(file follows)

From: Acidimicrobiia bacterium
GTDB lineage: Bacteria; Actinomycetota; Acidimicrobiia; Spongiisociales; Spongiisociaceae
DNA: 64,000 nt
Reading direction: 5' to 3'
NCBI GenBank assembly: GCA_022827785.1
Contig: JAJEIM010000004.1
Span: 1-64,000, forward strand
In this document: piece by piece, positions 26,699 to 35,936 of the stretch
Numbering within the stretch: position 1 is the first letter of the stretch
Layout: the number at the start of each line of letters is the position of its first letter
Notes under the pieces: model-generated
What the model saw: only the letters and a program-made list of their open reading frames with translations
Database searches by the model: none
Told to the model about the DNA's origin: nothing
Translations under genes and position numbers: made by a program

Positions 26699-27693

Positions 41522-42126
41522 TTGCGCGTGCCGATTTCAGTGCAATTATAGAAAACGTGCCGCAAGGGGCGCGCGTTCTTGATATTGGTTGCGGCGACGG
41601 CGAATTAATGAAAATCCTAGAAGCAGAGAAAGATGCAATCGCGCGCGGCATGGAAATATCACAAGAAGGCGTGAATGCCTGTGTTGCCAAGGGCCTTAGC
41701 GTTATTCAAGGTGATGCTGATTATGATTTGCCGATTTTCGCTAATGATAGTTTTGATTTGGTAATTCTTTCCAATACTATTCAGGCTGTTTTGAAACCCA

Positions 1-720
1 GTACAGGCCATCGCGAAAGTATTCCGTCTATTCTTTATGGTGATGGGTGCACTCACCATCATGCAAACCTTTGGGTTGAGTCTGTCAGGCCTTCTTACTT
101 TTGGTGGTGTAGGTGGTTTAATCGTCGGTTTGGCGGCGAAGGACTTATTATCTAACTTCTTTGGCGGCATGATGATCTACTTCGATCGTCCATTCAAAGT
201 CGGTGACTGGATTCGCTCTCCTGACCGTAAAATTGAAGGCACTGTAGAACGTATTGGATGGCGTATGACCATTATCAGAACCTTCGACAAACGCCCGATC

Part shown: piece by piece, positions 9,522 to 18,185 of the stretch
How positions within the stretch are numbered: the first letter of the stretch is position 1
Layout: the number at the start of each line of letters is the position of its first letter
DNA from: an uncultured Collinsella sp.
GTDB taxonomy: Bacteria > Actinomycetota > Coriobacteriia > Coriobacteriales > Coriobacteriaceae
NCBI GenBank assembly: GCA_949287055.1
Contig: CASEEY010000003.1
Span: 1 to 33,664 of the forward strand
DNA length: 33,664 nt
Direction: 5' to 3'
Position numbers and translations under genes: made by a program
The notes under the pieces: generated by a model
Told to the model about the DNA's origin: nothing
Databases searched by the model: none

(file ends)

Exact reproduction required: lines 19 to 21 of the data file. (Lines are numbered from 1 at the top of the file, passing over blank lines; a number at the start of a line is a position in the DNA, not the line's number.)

41601 CGAATTAATGAAAATCCTAGAAGCAGAGAAAGATGCAATCGCGCGCGGCATGGAAATATCACAAGAAGGCGTGAATGCCTGTGTTGCCAAGGGCCTTAGC
41701 GTTATTCAAGGTGATGCTGATTATGATTTGCCGATTTTCGCTAATGATAGTTTTGATTTGGTAATTCTTTCCAATACTATTCAGGCTGTTTTGAAACCCA

Positions 1-720